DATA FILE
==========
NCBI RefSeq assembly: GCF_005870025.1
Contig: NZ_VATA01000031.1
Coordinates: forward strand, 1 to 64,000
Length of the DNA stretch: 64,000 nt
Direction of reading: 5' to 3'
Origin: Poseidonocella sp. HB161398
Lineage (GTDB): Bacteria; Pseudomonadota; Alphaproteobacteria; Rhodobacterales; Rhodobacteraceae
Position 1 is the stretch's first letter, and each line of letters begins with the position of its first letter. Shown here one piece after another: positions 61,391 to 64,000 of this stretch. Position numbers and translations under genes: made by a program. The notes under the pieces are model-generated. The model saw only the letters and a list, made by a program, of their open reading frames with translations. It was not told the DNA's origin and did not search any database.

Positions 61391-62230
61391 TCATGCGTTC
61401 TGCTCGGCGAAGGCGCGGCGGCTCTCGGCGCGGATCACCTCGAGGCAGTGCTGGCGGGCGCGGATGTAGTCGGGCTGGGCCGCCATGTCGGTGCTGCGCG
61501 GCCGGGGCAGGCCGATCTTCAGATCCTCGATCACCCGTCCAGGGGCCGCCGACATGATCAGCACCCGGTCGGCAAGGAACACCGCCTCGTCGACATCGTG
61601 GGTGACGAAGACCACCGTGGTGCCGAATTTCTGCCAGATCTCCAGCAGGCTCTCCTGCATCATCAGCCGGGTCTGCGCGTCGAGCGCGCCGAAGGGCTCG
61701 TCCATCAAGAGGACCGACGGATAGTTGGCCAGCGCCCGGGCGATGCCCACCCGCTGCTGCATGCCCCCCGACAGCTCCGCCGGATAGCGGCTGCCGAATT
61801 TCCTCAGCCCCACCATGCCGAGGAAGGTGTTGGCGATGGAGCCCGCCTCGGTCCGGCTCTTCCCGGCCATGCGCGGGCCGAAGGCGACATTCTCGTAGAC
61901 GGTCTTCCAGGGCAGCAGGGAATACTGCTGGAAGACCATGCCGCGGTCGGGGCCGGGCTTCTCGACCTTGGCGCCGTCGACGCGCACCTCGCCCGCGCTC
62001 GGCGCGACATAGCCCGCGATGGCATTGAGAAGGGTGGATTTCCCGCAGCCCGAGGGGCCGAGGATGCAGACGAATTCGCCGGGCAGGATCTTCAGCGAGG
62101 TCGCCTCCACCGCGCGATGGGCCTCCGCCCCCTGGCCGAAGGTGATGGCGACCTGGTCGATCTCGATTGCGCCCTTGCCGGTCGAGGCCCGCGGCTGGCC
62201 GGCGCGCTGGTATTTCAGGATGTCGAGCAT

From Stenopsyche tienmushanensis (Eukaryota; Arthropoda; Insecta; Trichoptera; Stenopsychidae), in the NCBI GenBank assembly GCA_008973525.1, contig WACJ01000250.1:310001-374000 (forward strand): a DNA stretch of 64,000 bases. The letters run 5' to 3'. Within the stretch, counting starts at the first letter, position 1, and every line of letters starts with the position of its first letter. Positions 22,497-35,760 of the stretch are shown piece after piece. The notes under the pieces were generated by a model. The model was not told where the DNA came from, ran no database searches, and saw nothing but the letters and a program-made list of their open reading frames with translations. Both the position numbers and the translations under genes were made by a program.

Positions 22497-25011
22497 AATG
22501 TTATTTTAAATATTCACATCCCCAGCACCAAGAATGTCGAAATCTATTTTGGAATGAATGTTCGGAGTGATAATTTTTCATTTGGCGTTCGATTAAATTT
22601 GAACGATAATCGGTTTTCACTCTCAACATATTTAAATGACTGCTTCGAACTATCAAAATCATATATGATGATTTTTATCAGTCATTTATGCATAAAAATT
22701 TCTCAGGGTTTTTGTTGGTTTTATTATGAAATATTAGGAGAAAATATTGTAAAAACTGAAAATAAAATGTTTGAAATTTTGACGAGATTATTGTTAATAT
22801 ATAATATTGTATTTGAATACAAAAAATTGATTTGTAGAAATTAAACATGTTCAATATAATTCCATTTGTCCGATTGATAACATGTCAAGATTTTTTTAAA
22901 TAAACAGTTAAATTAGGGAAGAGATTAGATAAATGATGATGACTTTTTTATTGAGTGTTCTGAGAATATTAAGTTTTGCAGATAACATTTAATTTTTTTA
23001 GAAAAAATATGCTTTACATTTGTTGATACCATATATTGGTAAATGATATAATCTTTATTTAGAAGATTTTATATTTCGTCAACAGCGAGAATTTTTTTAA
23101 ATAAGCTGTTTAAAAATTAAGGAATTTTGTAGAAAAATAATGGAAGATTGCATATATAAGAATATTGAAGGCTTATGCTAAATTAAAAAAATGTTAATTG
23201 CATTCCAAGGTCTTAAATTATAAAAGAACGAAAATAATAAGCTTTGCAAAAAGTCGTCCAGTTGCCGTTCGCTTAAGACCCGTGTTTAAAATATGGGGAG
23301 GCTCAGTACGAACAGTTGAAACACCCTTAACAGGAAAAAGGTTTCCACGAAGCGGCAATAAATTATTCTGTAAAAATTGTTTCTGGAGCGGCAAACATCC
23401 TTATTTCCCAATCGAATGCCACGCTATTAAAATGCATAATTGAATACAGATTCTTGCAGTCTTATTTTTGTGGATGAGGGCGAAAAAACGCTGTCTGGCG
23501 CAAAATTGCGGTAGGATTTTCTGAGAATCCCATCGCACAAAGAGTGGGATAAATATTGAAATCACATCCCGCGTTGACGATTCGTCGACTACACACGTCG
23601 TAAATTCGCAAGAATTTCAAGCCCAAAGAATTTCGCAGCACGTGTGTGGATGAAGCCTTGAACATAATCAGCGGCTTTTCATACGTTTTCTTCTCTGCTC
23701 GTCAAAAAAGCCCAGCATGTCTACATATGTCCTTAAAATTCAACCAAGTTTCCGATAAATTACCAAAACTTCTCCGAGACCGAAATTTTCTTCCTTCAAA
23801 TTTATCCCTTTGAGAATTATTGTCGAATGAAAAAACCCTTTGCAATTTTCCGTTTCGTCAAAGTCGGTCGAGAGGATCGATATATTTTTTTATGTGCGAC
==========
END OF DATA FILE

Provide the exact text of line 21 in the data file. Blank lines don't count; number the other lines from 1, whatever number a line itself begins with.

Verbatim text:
Positions 22497-25011